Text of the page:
Taylor Fleisher: Okay. Thank you. Yeah, early season you focus on food. As you get into breeding season you focus more on territorial sets. Dirt hole sets have been the king in trapping for as long as I can remember. A hole that looks like a mouse hole, you put your bait or lure or whatever down in the bottom of that hole so they got to dig at that hole and while they're standing there trying to figure out how to get that out they step on your trap.

That's the most common used set among trappers. Anytime you feel like you need to [00:46:00] deviate from that means you probably have a coyote that has been to a dirt hole set before, and he's not going to go back to a dirt hole set because he had a bad experience there. So you can use other types of food sets.

One of my favorite on an educated coyote is nothing more than a flat rock with the bait underneath that flat rock. There's no exposed dirt. It doesn't look like anything was digging. But there's bait under that rock, so they gotta try to figure out how to move that rock to get that bait or whatever out from underneath it.

They don't know what it is, or it's the same deal if it was on your trap. They just want to get it and eat it. A trap shy coyote can be extremely difficult. So that's when you go into your bag of trips, bag of tricks with those flat rock sets and blind sets. Just setting on their trails with no bait, no lure at all.

That's another way to get them, make them step over a log onto a trap where they're not even slowing down to smell anything. [00:47:00]

Mitchell Shirk: So when you start talking about making sets like that's when you start if you're, will you consistently trap a property throughout the season and then change your sets according to the season and how you're seeing coyotes behave, whether that's at the set themselves, or if you are having trail cameras in the area, something like that.

Taylor Fleisher: Yeah, those blind sets are great in areas where you know exact travel. You know they go through this cut piece of fence, and you can see the coyote hair as they duck under that fence. You can put a trap right at that fence crossing, or... Sometimes I'll trap a property that has creeks that have a log that goes over the creek.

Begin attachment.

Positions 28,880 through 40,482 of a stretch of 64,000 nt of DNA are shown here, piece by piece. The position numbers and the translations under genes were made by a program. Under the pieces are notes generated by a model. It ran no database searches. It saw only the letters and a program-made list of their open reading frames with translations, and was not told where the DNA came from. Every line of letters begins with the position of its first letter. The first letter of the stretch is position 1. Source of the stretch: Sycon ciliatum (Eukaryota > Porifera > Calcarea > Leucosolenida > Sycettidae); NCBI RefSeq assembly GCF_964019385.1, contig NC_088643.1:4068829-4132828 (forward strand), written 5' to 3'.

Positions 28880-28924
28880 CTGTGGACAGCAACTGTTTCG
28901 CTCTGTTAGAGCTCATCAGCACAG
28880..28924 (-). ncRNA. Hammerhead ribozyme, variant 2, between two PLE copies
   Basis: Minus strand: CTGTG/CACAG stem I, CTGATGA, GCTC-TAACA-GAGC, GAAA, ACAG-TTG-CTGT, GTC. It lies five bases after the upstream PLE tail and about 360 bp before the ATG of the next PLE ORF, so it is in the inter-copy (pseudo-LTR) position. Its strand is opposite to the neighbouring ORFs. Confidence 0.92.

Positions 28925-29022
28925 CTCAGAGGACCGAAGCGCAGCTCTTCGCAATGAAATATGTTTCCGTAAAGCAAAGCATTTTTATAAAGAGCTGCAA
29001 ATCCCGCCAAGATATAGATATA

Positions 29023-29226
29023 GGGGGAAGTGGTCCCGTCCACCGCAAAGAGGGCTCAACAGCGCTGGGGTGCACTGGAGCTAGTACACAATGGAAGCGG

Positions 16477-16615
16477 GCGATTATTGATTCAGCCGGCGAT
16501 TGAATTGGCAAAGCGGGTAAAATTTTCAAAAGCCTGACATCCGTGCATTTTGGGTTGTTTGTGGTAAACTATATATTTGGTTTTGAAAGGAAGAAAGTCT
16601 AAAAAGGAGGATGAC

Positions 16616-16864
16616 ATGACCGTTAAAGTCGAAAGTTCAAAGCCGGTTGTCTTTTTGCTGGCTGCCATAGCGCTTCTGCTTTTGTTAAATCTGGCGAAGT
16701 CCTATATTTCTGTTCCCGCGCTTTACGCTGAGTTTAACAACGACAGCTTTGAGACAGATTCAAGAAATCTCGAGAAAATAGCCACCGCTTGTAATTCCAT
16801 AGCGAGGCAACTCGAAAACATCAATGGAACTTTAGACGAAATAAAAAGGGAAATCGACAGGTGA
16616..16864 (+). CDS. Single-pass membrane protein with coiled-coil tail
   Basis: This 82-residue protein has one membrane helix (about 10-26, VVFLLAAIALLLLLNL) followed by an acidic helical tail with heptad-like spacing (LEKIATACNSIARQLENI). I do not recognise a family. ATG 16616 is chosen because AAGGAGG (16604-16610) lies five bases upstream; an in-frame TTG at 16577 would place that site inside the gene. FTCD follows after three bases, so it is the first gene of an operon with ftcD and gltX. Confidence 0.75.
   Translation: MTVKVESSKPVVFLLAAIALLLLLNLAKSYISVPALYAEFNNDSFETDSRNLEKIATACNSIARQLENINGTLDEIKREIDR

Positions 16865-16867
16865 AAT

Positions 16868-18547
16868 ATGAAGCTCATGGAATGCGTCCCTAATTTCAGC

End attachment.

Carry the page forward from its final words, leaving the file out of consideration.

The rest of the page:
At the end of that log you can put a set where you know when they hop off that log they'll hop right onto that trap. So that type of woodsmanship with trapping is what makes you a better woodsman in general for hunting. Anything for understanding how animals move if you can blind set and catch something You've [00:48:00] got animal movement pretty much figured out.

Mitchell Shirk: Yeah, that's a good point there. That's a good point Yeah, trapping is one of those things that it is a finite detail because i've heard people say What's the sport and walking up to something you caught? I mean you're trying to get an animal to put its foot in the exact location in order for you if you're using, number two or less, you're talking about a very small percent placement of where you need that foot to be, and there's an art to that, and it's an interesting art, it's an interesting process you were talking about, before we get on to a couple other things I like to talk, one last thing you were talking about, bait versus call lore and stuff, I've heard so many different theories on how you use call lores or, You should never use, lore at this type of set, or that type of set, or this type of location.

And I just get confused in the logic behind that, and I'm assuming it's experiences and stuff, but can you just shed light from your perspective on, um, how to use lore's [00:49:00] insets, or, You talked about bait sets are most common, right? But, the rabbit holes of what works from a lore standpoint, when to use it, when not to.

Presentation is another thing. Is is the flashing ness of a set too much? Or do you want it to be discreet that it looks like nothing's there, there's just an odor? I get really lost in that world.